Before Lilly Petrella began her therapeutic horseback riding sessions several years ago, her cerebral palsy kept her from walking and she couldn't sit on a horse alone.
Now Lilly, 8, can sit on a horse, steer, and help groom it.
And when volunteers at Reins of Life saw her walk unassisted for the first time, there were tears, said her mother, Deanna Petrella of Valparaiso.
"There are a lot of pieces to the puzzle, but I really think the hippotherapy was a major part in my daughter walking," Petrella said.
Petrella's daughter has been a client of Reins of Life, Michigan City, for the past few years. Reins of Life has locations in Michigan City and in South Bend, and has been offering therapeutic horseback riding since 1978.
Each week, Reins of Life has about 100 students taking therapeutic horseback riding lessons, also called hippotherapy, from certified instructors at one of their barns. Clients come from all around northern Indiana as well as southern Michigan.
The clients have a range of diagnoses, such as depression, ADHD and cerebral palsy, and include individuals on the autism spectrum, said Amanda Bubb, an instructor and barn manager for Reins of Life. The lessons are available for children and adults, although about 80 percent of clients are under 18 years old, Bubb said.
"We teach riding skills, but we also work on social, physical, cognitive and emotional goals," she said.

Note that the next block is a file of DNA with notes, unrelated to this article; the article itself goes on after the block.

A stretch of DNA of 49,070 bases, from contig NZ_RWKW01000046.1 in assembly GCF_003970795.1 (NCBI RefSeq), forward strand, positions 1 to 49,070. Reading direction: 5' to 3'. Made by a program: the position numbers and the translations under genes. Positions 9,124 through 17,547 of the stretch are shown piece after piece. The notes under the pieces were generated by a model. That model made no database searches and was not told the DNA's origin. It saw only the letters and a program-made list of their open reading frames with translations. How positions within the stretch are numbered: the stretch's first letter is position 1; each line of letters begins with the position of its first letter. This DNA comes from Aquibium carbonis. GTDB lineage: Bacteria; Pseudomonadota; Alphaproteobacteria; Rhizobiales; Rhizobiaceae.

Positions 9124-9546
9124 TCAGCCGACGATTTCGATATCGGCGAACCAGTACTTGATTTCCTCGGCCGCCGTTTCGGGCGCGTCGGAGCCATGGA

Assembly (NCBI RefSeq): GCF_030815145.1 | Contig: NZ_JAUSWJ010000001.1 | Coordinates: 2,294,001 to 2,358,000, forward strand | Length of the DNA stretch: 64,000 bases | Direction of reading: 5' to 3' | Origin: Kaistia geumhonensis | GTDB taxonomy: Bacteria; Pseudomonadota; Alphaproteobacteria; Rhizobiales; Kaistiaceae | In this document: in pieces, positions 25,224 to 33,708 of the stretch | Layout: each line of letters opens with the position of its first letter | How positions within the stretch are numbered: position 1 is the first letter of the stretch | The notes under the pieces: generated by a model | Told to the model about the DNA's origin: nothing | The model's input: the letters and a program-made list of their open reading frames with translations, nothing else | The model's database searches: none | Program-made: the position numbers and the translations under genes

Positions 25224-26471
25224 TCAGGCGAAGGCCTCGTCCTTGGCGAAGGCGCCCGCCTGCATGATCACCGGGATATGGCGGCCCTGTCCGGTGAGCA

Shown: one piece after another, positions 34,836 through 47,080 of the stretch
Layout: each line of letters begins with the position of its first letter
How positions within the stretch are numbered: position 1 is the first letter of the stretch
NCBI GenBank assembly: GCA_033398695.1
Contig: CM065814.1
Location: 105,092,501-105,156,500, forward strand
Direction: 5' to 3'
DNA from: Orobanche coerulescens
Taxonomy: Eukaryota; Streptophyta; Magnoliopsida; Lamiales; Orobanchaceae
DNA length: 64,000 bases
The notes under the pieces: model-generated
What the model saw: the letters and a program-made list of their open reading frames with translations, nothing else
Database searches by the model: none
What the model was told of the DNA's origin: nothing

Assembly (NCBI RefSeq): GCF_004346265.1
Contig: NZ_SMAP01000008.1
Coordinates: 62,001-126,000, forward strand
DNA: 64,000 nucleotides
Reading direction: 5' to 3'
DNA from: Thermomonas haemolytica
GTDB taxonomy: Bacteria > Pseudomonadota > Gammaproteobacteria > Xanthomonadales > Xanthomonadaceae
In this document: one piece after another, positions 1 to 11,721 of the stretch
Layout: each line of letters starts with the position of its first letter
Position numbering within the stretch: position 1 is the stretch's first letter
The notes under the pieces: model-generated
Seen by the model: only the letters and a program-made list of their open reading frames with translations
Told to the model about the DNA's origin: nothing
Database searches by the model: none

She said the students learn how to gather equipment, groom and tack the horses as well as ride.
"It teaches sequencing, and lets them bond with the horses and volunteers," she said. "After they ride, they help untack the horses, put things away and give the horses a treat."
Lessons can be private, semi-private or in groups. The cost is $20 for a weekly group lesson, $30 for a semi-private lesson and $35 for a private lesson. Lessons are sold in eight-week blocks. Scholarships are available based on financial need, Bubb said.
Lessons are also individualized to meet the needs of the students.
"Across the board, they are a huge confidence booster," Bubb said. "It's a self-esteem boost for them to be in control of an animal so much bigger than they are."
Deanna Petrella said Lilly's riding lessons are a fun way for her to get physical therapy for the muscle tightness in her legs.
"The horse naturally stretches her hamstrings, and the horse warms her muscles while it stretches them," she said.
Petrella said Lilly's progress has been amazing.
"Every tiny little step she makes takes my breath away," she said. "And who would've thought it would be because of a horse? It's breathtaking."